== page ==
We are often asked whether students still want to major in Journalism and Mass Communications, given the turmoil in the industry.  The answer is a resounding “Yes!”  Sophomores had to declare majors by March 4 and we have a 42 percent jump from last year – from 26 to 37. We have no idea why.  There is also growing interest in our Mass Communications minor, which we introduced in 2009 after the university faculty voted to allow minors for the first time.  (Our majors choose between three concentrations:  Journalism, Business Journalism and Mass Communications.  In recognition of the multimedia nature of the communications professions, we no longer distinguish between broadcast and print majors, although students may specialize through their course choices.)

Our students are securing summer internships all over the country, including the Seattle Times, The Norwalk (Ct.) Hour, Bloomberg News, and NBC News in New York.  Students typically hold internships after their junior years but more and more students are pursuing them after their sophomore years as well. (If you have any internships to offer or suggest, we’d love to hear about them!)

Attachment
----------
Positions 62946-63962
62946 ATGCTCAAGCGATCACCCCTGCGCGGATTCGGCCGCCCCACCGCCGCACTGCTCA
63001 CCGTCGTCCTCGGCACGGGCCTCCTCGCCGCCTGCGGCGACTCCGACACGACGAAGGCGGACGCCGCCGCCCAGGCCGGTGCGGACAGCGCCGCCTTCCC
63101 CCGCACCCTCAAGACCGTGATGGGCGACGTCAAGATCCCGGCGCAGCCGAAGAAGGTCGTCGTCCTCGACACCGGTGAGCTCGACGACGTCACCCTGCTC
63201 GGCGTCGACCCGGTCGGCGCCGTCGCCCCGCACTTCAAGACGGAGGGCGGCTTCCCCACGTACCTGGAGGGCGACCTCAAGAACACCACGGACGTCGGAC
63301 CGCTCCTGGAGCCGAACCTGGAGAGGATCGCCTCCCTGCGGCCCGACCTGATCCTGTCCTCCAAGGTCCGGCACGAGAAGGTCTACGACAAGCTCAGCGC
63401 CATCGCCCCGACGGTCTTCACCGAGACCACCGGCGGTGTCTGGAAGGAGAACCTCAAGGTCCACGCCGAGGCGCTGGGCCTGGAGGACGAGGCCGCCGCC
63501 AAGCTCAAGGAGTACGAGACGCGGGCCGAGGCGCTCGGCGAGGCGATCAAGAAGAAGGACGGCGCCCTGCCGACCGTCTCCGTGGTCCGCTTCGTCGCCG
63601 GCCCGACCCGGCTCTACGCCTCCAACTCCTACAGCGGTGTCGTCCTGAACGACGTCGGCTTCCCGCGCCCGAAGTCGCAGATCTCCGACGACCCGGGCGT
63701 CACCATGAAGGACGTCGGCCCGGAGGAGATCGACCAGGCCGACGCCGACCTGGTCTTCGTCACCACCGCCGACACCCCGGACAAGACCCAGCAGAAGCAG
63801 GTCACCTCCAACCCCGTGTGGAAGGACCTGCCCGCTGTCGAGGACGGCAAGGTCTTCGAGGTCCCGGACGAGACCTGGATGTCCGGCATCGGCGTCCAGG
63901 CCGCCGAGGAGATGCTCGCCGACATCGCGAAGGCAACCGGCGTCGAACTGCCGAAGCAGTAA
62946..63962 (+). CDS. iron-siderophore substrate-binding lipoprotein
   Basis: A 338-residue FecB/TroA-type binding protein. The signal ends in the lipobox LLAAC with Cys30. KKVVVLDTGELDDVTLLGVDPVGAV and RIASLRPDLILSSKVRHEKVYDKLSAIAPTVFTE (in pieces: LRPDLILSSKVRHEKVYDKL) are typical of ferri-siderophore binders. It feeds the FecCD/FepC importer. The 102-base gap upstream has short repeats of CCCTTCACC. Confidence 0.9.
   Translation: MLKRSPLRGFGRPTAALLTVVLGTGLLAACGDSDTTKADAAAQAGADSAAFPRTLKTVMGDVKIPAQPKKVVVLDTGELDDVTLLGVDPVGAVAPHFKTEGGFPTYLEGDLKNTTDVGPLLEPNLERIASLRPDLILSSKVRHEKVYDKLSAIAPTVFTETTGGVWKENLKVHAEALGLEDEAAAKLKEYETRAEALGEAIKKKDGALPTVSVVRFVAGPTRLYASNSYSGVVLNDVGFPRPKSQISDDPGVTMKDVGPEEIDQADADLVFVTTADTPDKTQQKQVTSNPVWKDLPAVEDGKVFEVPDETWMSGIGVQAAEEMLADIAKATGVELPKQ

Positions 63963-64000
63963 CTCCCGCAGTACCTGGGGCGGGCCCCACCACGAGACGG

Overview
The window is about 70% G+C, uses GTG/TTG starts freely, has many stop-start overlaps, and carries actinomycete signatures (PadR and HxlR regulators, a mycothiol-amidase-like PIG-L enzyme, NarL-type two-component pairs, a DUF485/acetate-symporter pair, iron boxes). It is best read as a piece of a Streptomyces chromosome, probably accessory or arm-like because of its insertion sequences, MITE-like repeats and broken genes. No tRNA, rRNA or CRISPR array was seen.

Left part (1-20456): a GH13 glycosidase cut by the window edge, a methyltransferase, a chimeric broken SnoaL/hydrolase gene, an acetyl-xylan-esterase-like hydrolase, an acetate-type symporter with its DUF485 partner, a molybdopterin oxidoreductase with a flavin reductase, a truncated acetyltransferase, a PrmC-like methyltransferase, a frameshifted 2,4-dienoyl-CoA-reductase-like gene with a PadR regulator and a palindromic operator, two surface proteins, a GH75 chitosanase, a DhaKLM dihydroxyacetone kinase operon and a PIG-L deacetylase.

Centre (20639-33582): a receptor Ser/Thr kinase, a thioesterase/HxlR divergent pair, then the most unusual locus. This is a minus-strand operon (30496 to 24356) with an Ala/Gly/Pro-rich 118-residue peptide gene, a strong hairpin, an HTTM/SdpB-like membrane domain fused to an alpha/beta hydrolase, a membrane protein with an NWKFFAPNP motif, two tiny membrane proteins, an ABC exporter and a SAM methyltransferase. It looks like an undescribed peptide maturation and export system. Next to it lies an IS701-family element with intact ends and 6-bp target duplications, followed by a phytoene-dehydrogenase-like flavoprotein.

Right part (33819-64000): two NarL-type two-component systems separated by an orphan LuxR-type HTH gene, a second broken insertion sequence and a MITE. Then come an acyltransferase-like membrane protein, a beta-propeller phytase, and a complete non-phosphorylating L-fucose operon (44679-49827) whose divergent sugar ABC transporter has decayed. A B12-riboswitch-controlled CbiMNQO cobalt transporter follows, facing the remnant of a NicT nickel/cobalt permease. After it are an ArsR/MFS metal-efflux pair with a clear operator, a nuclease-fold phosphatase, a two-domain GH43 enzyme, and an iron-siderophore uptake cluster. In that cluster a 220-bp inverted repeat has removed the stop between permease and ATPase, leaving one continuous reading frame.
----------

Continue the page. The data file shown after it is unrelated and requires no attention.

Four students who graduated in 2010 have been selected to receive a Mark of Excellence Award for Region 2 of the Society of Professional Journalists.  The award will be announced at SPJ’s conference in Norfolk April 8-9.  Catherine Carlock, Erin Galliher, Farrell Ulrich and Michael White are being honored for their in-depth look at African-Americans in Lexington: “Black in Lexington: Endurance and Hope in a Vanishing Community.”



We are re-activating the department’s journalism advisory board as a way to ensure that our curriculum and teaching keep up with the rapid changes in the communications professions.  We are also establishing terms for the board members so we can regularly add new members.  The first on-campus meeting of the new group will be in conjunction with Alumni Weekend, May 12-13.  When the board’s roster is firmed up, we will post names on our website.